Research has shown that CC skepticism comes in a well-organized and well-funded versions (e.g. the denial machine), as lay peoples skepticism and as forms of ideology (McCright and Dunlap, 2011; Capstick and Pidgeon, 2014; Tranter and Booth, 2015; Hultman et al., 2019). All levels of public resistance represent important barriers towards successful CC adaption and mitigation policies. Our assumption is that the trust in environmental organizations vary across the public in the sense defined by (Renn and Levine, 1991) that there are diverse views on whether the message in the CC discourse is true and reliable and that the communicating agencies demonstrate competence and honesty by conveying accurate, objective and complete information.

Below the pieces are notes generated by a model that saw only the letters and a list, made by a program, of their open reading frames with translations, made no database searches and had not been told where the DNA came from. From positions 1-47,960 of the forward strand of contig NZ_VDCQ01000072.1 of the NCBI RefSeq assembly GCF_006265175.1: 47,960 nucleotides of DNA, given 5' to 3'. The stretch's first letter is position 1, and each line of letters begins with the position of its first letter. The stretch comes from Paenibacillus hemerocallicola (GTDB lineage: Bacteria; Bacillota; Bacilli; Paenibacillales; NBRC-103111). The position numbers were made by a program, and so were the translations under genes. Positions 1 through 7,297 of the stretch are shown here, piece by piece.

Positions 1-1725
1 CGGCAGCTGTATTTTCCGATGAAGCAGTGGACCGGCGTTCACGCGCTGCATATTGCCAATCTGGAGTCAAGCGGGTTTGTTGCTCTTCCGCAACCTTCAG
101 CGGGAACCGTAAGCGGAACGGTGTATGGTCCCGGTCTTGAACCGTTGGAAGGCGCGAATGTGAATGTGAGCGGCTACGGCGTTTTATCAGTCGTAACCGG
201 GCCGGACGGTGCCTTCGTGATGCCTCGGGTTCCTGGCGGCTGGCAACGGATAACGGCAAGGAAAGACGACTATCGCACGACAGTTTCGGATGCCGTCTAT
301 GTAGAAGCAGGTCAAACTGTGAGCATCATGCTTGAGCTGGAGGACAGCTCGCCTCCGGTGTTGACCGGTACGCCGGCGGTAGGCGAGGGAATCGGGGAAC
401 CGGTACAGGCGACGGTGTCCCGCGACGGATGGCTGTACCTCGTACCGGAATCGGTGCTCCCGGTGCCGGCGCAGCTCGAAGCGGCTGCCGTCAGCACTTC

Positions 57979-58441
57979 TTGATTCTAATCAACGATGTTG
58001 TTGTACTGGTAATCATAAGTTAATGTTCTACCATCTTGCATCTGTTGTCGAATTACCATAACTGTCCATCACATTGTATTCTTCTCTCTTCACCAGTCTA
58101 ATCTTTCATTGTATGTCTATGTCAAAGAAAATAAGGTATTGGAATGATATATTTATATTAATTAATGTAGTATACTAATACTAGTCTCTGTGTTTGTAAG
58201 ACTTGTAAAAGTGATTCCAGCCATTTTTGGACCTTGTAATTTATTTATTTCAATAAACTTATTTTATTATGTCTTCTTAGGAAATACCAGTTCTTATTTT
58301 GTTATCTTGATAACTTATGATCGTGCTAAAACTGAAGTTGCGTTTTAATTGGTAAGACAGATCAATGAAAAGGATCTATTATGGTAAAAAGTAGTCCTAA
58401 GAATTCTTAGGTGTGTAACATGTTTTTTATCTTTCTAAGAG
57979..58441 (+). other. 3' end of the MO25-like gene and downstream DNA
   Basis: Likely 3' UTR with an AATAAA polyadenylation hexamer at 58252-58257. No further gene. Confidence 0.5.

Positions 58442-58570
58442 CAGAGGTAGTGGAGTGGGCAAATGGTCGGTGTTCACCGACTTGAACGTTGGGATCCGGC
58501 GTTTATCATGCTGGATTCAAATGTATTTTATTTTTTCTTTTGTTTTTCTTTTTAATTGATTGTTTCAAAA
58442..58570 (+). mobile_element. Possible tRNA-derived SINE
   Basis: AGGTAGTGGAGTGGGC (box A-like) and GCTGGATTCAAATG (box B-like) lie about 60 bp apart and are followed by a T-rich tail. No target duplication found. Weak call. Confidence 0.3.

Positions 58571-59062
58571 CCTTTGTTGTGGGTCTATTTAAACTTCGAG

In this paper, we build on earlier research exploring the foundations of resistance against acknowledging and accepting ACC, which has shown that skepticism and denial can be linked to antecedents like early life socialization and cultural capital (e.g. Kaltenborn et al., 2017), protection of group identity and social systems providing desired benefits, as well as anti-elitism (e.g. McCright and Dunlap, 2011), lack of trust in formal science and institutions (e.g. Lacey et al., 2018; Smith and Mayer, 2018), and right wing populism and xenophobia (e.g. Forchtner, 2019; Jylhä et al., 2020; Malm, 2021).